N$4.3b set aside for developmental projects in Erongo
Government has set aside N$4.3 billion to support the Erongo Regions’ Mega Projects for the 2015/16 to 2017/18 financial years.
Projects being undertaken or in the pipeline in the Erongo Region in the current Mid-term expenditure framework (MTEF) include a new road to be built between Swakopmund and Walvis Bay worth N$1.3 billion while it costs N$537 million to upgrade the existing Swakopmund-Walvis Bay road.
In addition, it costs N$747 million to upgrade the road between Karibib, Usakos and Swakopmund, N$156 million upgrading the Swakopmund-Henties Bay-Kamanjab road while it would take N$447 million to upgrade the Walvis Bay Airport.
Minister of Finance, Calle Schlettwein said the Farm Land Purchase in Erongo for Land Reform was N$592 million, adding that the Namibian Navy Headquarters in Walvis Bay costs N$396 million.
“Servicing of residential erven at Swakopmund was N$386 million, Namibian Air Force Headquarters at Karibib was N $348 million, and the Desalination plant at Swakopmund was N$172 million,” said Schlettwein.
Schlettwein added that the service of residential erven at Walvis Bay would require N$157 million, and the Testing & Inspection Centre for NSI at Walvis Bay would be worth N$137 million.
“Service of residential erven at Henties Bay is worth N$124 million whereas upgrading the Railway Network in Erongo is worth N$123 million,” said Schlettwein.
Schlettwein reiterated these are the projects being planned and will partly be funded through the MTEF for the period April 1, 2015 to 31 March 2018 in the Erongo Region.
“These are major projects and I trust that the local business community will be fully participating in the supply chains involved with these projects. The question, however, is how we can empower the local community – and SMEs in particular – not only to enjoy the fruits of these projects once completed, but also to participate in the planning and construction of these significant development projects,” said Schlettwein.
Schlettwein stressed the advocacy of vision 2030 which is to promote self-employment by creating the enabling environment for the SME sector, including access to loans for micro and macro enterprises, as well as promoting new SME industries and improve financing schemes for new businesses by reworking current banking systems.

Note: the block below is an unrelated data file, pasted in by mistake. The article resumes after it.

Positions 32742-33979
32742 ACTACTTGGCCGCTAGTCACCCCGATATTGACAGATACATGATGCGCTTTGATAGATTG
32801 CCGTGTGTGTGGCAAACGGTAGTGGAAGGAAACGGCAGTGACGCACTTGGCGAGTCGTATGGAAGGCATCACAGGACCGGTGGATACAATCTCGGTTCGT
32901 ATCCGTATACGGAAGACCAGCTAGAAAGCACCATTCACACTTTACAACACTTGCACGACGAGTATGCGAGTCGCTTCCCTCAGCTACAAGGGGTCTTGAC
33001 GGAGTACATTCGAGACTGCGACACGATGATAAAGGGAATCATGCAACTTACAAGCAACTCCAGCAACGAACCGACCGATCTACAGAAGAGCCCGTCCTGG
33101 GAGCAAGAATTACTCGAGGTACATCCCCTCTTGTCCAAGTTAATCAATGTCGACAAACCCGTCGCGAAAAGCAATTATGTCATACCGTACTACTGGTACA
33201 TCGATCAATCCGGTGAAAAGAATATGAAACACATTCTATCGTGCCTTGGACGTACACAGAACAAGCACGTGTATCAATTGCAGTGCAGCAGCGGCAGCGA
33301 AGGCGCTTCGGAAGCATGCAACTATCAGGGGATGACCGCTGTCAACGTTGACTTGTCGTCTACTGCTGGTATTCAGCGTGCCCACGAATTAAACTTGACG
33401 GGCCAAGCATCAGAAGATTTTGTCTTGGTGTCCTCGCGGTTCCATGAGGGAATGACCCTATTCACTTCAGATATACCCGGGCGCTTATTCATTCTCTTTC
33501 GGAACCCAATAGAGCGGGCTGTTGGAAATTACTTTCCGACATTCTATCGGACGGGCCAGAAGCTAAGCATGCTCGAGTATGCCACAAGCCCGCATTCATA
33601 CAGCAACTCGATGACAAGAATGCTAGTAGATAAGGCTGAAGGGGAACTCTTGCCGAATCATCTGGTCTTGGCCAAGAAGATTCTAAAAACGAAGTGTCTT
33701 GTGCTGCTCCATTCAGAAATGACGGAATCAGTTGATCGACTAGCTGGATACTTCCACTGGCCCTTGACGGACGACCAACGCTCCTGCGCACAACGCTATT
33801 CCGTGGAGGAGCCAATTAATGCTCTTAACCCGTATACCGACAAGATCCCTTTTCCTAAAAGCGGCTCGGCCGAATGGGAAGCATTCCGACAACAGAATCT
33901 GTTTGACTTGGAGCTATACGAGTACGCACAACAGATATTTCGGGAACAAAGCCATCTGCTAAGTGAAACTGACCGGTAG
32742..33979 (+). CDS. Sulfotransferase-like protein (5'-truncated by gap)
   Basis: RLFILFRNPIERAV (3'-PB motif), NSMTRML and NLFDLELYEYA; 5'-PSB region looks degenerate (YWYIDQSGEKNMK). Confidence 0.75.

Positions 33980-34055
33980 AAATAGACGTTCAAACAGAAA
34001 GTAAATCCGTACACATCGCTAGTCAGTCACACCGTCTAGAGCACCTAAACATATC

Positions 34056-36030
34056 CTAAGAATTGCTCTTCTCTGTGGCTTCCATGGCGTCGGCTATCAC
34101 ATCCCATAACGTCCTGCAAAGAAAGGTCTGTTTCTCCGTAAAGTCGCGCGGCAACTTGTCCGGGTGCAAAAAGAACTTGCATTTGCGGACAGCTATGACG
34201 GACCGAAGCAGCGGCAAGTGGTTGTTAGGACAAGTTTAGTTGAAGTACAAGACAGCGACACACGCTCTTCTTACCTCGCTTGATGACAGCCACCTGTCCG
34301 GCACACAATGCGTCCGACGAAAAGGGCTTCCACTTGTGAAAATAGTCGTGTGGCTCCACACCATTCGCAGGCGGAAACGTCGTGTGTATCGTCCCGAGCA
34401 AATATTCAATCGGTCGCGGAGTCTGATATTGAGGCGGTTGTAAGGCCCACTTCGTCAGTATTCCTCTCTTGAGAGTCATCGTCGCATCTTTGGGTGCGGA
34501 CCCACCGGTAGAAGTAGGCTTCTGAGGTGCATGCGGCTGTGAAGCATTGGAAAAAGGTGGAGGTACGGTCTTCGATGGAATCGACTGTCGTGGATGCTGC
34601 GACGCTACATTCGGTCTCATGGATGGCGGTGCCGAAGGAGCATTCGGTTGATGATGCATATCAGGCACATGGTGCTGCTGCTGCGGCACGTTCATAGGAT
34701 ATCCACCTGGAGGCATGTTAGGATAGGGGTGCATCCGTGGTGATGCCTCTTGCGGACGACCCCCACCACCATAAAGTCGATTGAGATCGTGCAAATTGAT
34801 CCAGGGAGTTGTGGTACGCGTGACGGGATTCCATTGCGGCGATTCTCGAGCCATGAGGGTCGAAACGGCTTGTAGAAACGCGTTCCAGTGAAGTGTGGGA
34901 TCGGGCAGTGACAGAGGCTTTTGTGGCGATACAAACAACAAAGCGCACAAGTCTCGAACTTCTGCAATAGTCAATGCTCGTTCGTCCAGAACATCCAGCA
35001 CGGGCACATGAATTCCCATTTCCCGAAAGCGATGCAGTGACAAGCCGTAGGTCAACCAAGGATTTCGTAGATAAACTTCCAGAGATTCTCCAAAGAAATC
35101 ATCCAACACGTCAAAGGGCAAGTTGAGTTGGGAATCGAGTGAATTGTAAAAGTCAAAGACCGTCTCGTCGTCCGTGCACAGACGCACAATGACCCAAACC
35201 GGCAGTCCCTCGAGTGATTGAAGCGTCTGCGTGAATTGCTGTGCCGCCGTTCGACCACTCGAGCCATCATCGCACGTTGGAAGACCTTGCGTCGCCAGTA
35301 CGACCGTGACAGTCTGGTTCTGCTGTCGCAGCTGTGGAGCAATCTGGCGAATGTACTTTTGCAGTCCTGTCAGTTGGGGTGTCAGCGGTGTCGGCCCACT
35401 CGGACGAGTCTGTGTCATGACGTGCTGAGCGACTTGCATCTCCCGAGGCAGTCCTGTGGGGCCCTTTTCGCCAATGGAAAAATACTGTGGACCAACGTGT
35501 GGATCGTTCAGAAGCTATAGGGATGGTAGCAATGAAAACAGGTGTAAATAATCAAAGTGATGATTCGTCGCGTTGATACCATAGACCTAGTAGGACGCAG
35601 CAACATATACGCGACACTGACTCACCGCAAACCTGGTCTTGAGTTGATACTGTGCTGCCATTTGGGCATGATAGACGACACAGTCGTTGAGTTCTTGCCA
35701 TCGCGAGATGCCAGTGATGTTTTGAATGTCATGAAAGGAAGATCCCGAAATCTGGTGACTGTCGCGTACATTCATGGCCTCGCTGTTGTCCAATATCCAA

“NDP4 acknowledges that Namibia has a critical mass of knowledge workers and that SMEs contribute at least 30% to GDP and are responsible for a significant reduction in unemployment. However, according to NDP4, SMEs face a number of obstacles, such as access to finance for enterprises, particularly for start-ups and for micro and small-scale enterprises,” added Schlettwein.
In order to access finance, SMEs key limiting factors are high bank user charges and fees, high transaction costs, low levels of financial literacy and, partly, a lack of appropriate and innovative finance products (e.g. microfinance) and instruments.
Schlettwein noted that in addition to these, SMEs often lack the necessary collateral to qualify for bank loans, saying, this implies that SMEs are unable to buy equipment to invest in or expand their businesses in order to produce more goods and services, and to employ more people.
“Their source of capital for expansion is often limited to profit and inputs from family and friends,” said Schlettwein.
The Namibian Industrial Policy states that the robustness of the SME sector as a vehicle for job creation and economic development is again being amplified in the on-going global economic crisis.
Schlettwein said the SME sector is recognised universally as a key force in driving forward economic development, adding, that SMEs are active in virtually every sector, either as direct providers of services or goods or, alternatively, as component parts of complex supply chains, and a significant percentage of the world’s economically active population derives its living from SME sector employment.
Ministry of Industrialisation, Trade and SME Development under the Product Development and Group Purchasing Project aims to enable SMEs to procure goods and services in a more effective manner and to meet product quality and standards required by the formal market.
Schlettwein said it further creates linkages between SMEs and buyers, as well as SMEs and production input and technology suppliers.
“The project also includes tailor made market outlets in the Namibia Trade House to sell locally produced products by SMEs and increase export of high value added products. The main beneficiaries are Emerging and existing SME manufacturers in selected priority areas to be piloted,” Schlettwein added.
Courtesy The Villager